Many efforts are currently underway to mandate insurance and state coverage for the various types of autism medical treatment. These efforts are premature.
Not in any way certain of the condition it is dealing with, and ignoring its charge to first do no harm, the medical community is offering a scattershot and dangerous approach to autism treatment—oppressive applied behavioral analysis, overpowering pharmacology, wide-ranging interventive therapy, and a few doses of biomedical quackery thrown in for good measure. What these treatments have in common is that none are designed to promote autistic capacity; all are designed to shut it down.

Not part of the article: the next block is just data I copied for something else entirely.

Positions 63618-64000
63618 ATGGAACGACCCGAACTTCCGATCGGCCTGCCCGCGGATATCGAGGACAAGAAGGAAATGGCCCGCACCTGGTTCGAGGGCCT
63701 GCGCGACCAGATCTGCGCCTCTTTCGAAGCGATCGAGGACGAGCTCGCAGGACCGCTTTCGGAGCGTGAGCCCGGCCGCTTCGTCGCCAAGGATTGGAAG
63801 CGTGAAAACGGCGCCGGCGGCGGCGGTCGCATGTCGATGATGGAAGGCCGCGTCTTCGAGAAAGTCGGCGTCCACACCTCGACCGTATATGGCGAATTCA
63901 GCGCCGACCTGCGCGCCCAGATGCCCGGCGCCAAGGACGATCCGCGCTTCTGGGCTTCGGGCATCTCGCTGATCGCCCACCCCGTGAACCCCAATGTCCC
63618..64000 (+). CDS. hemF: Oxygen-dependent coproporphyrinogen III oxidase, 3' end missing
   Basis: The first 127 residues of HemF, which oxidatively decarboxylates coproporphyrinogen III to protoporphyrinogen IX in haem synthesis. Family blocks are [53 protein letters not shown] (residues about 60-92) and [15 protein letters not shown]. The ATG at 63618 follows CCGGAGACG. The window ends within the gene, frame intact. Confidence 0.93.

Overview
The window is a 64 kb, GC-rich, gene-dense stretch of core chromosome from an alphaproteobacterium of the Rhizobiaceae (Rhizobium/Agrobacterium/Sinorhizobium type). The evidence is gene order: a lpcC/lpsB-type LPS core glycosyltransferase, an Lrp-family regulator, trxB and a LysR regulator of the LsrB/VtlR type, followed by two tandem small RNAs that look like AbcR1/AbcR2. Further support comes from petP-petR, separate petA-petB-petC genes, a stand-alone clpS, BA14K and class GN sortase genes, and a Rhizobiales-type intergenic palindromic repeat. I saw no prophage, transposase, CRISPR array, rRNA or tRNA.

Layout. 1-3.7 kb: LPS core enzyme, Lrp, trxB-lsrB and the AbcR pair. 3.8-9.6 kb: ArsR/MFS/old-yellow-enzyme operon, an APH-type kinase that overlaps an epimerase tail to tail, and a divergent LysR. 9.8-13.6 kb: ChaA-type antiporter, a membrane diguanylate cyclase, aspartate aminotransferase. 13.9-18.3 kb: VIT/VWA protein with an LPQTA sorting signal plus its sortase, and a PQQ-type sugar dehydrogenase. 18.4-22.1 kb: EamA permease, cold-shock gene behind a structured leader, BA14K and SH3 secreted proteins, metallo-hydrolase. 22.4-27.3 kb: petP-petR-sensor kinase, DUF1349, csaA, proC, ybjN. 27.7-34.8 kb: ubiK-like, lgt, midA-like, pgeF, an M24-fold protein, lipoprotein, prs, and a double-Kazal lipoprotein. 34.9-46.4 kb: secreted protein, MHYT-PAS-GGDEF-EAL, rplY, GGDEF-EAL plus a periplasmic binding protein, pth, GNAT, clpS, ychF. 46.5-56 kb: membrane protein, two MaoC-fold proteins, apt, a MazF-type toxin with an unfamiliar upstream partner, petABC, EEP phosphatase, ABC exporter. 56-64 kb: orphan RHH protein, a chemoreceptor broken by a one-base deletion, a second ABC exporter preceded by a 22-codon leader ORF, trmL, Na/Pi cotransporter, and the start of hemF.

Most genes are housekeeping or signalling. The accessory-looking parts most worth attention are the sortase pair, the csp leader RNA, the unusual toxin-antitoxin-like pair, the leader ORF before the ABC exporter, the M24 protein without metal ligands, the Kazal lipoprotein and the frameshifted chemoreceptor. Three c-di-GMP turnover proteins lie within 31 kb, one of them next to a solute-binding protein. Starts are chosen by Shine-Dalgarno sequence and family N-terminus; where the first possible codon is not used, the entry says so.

When attitudes have changed, when humanity has examined autism for what it truly is, when medical efforts have turned from suppression and cure—and towards autistic achievement—only then will autism coverage become a worthwhile investment, and not the drain of resources and human dignity that it currently is.